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Memory reactivation improves visual perception


Human perception thresholds can improve through learning. Here we report findings challenging the fundamental 'practice makes perfect' basis of procedural learning theory, showing that brief reactivations of encoded visual memories are sufficient to improve perceptual discrimination thresholds. Learning was comparable to standard practice-induced learning and was not due to short training per se, nor to an epiphenomenon of primed retrieval enhancement. The results demonstrate that basic perceptual functions can be substantially improved by memory reactivation, supporting a new account of perceptual learning dynamics.

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Figure 1: Improved discrimination thresholds following procedural memory reactivation.
Figure 2: Long-term retention.
Figure 3: Improvements not explained by primed enhanced retrieval or short training per se.


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We thank J. Herszage, H. Harris, and D. Sagi for their feedback on this work and Y. Bonneh for experimental programming. The study was supported by the I-CORE program of the Planning and Budgeting Committee and the ISF (grant 51/11).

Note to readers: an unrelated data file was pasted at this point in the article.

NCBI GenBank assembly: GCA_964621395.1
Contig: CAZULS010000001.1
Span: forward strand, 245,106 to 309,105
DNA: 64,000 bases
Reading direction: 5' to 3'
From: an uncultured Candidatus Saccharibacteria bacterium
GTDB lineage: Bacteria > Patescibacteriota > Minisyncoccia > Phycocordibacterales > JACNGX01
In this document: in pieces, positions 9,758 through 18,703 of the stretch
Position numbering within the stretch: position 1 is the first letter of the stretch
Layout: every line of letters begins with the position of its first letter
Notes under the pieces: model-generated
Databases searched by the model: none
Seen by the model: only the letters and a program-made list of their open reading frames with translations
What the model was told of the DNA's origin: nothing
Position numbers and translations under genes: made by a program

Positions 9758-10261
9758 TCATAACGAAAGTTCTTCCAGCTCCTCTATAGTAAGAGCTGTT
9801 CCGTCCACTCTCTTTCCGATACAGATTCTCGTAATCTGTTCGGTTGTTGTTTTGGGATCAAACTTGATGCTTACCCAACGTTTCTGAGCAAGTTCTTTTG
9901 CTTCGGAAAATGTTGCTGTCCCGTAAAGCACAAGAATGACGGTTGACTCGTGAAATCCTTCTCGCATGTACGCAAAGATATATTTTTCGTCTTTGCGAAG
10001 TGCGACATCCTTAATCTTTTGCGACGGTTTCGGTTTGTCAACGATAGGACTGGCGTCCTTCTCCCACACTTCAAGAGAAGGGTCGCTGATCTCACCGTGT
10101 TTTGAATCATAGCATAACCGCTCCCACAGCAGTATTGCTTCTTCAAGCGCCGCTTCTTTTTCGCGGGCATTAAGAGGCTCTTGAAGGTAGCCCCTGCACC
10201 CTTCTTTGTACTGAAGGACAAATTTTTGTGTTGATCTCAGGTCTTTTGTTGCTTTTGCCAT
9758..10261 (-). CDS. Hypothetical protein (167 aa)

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R.A.H., R.L.M., S.N., and N.C. designed the experiments. R.A.H., R.L.M., S.N., and N.C. collected the data. R.A.H., R.L.M., S.N., J.D.R., and N.C. analyzed the data. R.A.H., R.L.M., J.D.R., and N.C. wrote the paper.

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Correspondence to Nitzan Censor.

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The authors declare no competing financial interests.

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Amar-Halpert, R., Laor-Maayany, R., Nemni, S. et al. Memory reactivation improves visual perception. Nat Neurosci 20, 1325–1328 (2017).

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